Legendary

solar flare

On August 31, 2012 a long filament of solar material that had been hovering in the sun’s atmosphere, the corona, erupted out into space at 4:36 p.m. EDT. The coronal mass ejection, or CME, traveled at over 900 miles per second – This file is licensed under the Creative Commons Attribution 2.0 Generic license.

The sun simmered red as it slunk towards the jagged horizon. Herman Pope and Krista Hubbard stood watching it from the parking lot at the Houston Space Center anticipating their last day on Earth.

“When will the Object reach perihelion?” The twenty-eight year old systems engineer grasped the older gentleman’s hand without taking her gaze off of the sunset.

The fifty-five year old senior operations manager looked at his watch, which had been his father’s before his. “Less than thirty minutes.”

“That’s how long we have?”

“Maybe. Are you sure you don’t want to go back inside? The Argonaut is transmitting continual status updates.”

“Round trip communications between here and Mercury’s orbit is something like 13 minutes.”

“If it happens, we won’t feel the effects for a while.”

“Yeah, but my brother in Hawaii won’t be having a good day. He’s supposed to graduate from college there next month.”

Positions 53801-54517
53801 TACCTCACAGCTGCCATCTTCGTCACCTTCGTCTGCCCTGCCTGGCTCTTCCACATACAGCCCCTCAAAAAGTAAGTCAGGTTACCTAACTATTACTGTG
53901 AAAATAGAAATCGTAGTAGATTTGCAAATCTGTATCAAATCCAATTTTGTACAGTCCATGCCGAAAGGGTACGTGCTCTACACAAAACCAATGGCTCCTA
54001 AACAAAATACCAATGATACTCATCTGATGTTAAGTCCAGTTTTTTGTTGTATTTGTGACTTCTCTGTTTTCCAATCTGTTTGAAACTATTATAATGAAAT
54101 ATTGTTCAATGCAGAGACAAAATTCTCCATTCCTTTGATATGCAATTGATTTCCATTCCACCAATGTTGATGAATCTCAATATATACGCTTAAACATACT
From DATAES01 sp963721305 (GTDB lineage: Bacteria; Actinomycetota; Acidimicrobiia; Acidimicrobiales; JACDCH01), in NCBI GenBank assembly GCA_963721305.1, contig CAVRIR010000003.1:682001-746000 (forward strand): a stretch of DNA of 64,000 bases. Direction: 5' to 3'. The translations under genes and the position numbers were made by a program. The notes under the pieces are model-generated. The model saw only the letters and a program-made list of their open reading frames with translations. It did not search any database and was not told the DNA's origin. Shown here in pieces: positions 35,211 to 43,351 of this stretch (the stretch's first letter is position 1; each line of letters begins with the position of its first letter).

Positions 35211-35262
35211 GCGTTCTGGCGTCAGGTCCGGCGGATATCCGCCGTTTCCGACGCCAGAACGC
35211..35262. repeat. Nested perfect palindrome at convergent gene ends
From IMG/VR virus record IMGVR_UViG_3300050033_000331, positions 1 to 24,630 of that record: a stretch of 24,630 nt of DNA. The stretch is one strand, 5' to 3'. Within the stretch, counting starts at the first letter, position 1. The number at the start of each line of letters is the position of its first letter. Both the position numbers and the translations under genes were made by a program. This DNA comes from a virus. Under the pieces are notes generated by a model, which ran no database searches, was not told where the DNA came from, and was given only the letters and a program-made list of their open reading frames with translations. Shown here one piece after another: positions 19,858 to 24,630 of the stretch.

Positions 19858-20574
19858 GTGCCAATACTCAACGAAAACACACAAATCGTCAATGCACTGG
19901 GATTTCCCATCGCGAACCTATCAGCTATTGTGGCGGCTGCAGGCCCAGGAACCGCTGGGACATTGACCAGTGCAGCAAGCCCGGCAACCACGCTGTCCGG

“Come on, Krista.” He gently tugged on her arm.

“No.” She pulled back harder than she had to. “I want to stay out here.”

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Deadly Magnificence

solar flare

An artist’s illustration of a flare from Proxima Centauri, modeled after the loops of glowing, hot gas seen in the largest solar flares. The planet Proxima b, seen here in an artist’s impression, orbits Proxima Centauri 20 times closer than Earth orbits the sun. A flare 10 times larger than a major solar flare would blast Proxima b with 4,000 times more radiation than Earth gets from solar flares.
Credit: Roberto Molar Candanosa/Carnegie Institution for Science, NASA/SDO, NASA/JPL

Meredith Wallace stood outside the lander and stared up at its magnificence visible only because of her helmet’s shielded visor. The gigantic loops of glowing hot plasma from Proxima Centauri were large enough to be seen from 4.6 million miles away because they were twenty times as large as solar flares from Earth’s sun.

No one had predicted such a massive build up of magnetic energy within this star. The cluster of sunspots, the flare’s eruption site, was just north of the sun’s equator and positioned almost directly at the planet. The electromagnetic radiation wasn’t visible to the unaided eye, but for Meredith, the coronal mass ejections were like an astonishing Phoenix rising from its ashes, climbing far into the space between star and this world only to follow relentless magnetic forces back down like a brilliantly flaming Icarus.

“There’s no hope then.”

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